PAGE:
Budwing Mantis Facts
- Many people believe the most noteworthy fact about the Budwing Mantis to be its exceptional voraciousness.
- Unlike most of the more than 2,400 known mantis species, many individuals often actively pursue prey.
- Additionally, the IUCN does not currently have a listing for this insect species on their Red List.
- That may soon change, however. Like many other animals, this invertebrate remains under threat from climate change and deforestation.
Budwing Mantis Physical Description
The rather fascinating Budwing Mantis displays a quite marked degree of physical sexual dimorphism in several ways.
While the female averages a length of about 2.75 in (7 cm), the male rarely reaches more than 1.5 in (4 cm).
The length of the wings also varies according to gender. The wings of the female only reach the middle of their abdomen, yet those of the male reach twice that.
In addition, the coloring typically comprises various shades of light brown, yet darker shades do occur.
Further, the underside of the wings of both genders displays a bright yellow-orange color, while the upper side varies in color.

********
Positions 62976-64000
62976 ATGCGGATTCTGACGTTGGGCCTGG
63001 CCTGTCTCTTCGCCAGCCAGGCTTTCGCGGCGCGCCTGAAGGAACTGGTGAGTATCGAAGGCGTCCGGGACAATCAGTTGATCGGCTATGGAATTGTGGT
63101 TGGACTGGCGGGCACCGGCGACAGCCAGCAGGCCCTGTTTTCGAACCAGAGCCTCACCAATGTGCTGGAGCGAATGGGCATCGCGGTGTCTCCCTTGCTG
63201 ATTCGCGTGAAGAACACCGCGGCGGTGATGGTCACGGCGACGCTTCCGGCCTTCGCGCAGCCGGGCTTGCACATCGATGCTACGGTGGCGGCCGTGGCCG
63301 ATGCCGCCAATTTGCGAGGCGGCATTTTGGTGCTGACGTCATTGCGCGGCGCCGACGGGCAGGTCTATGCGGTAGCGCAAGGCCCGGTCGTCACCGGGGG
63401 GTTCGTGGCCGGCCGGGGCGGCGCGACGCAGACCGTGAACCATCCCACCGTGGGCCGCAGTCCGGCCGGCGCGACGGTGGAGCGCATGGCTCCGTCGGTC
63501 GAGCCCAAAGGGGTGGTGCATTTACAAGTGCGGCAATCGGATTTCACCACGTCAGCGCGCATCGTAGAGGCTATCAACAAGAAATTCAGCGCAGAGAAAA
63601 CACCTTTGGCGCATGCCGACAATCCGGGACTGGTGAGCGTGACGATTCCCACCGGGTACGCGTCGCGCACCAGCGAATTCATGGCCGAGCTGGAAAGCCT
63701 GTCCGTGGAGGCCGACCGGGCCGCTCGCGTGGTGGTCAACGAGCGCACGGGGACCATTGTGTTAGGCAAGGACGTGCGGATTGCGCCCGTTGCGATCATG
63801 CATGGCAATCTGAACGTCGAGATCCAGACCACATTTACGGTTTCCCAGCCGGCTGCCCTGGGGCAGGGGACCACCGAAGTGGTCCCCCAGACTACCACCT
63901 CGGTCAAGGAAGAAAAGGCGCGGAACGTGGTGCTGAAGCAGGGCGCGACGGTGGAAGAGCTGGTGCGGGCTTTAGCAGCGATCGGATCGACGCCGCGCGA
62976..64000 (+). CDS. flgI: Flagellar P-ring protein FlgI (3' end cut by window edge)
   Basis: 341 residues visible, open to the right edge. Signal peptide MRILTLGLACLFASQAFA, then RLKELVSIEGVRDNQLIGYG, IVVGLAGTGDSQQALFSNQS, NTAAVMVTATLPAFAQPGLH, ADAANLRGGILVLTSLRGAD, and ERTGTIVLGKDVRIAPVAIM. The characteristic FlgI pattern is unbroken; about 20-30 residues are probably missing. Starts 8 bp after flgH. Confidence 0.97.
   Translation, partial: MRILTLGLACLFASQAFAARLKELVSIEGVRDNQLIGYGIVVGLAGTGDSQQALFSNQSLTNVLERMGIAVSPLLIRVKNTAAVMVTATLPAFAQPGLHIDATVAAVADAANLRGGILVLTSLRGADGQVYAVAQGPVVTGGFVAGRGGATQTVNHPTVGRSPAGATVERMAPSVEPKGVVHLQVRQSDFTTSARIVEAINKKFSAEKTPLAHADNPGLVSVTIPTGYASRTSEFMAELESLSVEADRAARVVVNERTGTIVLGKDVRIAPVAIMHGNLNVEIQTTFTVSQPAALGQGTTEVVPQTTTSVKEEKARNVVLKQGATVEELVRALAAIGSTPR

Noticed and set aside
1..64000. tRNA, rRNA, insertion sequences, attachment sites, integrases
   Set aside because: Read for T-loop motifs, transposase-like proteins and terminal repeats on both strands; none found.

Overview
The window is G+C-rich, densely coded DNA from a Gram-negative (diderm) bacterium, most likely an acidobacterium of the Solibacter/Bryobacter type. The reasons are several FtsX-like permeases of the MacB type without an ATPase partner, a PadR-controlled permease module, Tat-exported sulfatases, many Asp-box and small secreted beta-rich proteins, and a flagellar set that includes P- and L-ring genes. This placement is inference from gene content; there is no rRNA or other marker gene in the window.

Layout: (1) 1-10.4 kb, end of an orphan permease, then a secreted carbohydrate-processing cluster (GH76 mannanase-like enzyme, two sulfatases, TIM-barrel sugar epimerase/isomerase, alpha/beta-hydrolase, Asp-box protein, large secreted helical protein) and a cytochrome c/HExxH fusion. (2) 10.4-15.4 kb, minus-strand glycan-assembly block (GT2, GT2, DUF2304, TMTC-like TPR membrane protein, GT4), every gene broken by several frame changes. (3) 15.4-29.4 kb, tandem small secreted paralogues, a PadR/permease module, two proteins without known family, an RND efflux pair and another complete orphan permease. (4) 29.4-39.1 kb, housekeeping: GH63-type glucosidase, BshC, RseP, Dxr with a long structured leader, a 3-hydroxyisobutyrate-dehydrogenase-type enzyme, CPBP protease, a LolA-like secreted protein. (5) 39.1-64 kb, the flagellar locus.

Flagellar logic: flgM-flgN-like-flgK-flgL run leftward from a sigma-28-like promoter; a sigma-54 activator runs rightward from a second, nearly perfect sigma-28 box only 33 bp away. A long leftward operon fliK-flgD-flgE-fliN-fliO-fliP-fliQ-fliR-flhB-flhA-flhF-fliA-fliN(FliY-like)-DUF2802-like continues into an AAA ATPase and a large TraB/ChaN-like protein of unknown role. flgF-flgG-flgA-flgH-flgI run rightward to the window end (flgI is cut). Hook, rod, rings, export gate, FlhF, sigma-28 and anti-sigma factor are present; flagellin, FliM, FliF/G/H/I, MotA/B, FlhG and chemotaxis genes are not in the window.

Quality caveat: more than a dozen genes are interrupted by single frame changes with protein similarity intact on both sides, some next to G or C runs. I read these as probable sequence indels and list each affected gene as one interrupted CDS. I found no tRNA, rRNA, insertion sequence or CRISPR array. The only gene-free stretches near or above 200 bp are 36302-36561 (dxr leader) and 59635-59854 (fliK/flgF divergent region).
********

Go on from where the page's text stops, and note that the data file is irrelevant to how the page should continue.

Species: P. affinis
Budwing Mantis Distribution, Habitat, and Ecology
The endemic range of the Budwing Mantis primarily consists of the area comprising the country of Kenya.
However, scattered individuals can be also found in neighboring regions. These include Ethiopia, Somalia, and Tanzania.
The insect also usually inhabits regions of dense vegetation, such as jungles and rainforests, where its camouflage remains most effective.
Like all mantises, it also evolved as carnivorous and has a voracious appetite. It typically preys on smaller invertebrates.
However, it will feed opportunistically on virtually any prey they can find. This also includes prey as large as itself.
The animal can also survive completely without water since it can assimilate fluids from the prey it consumes.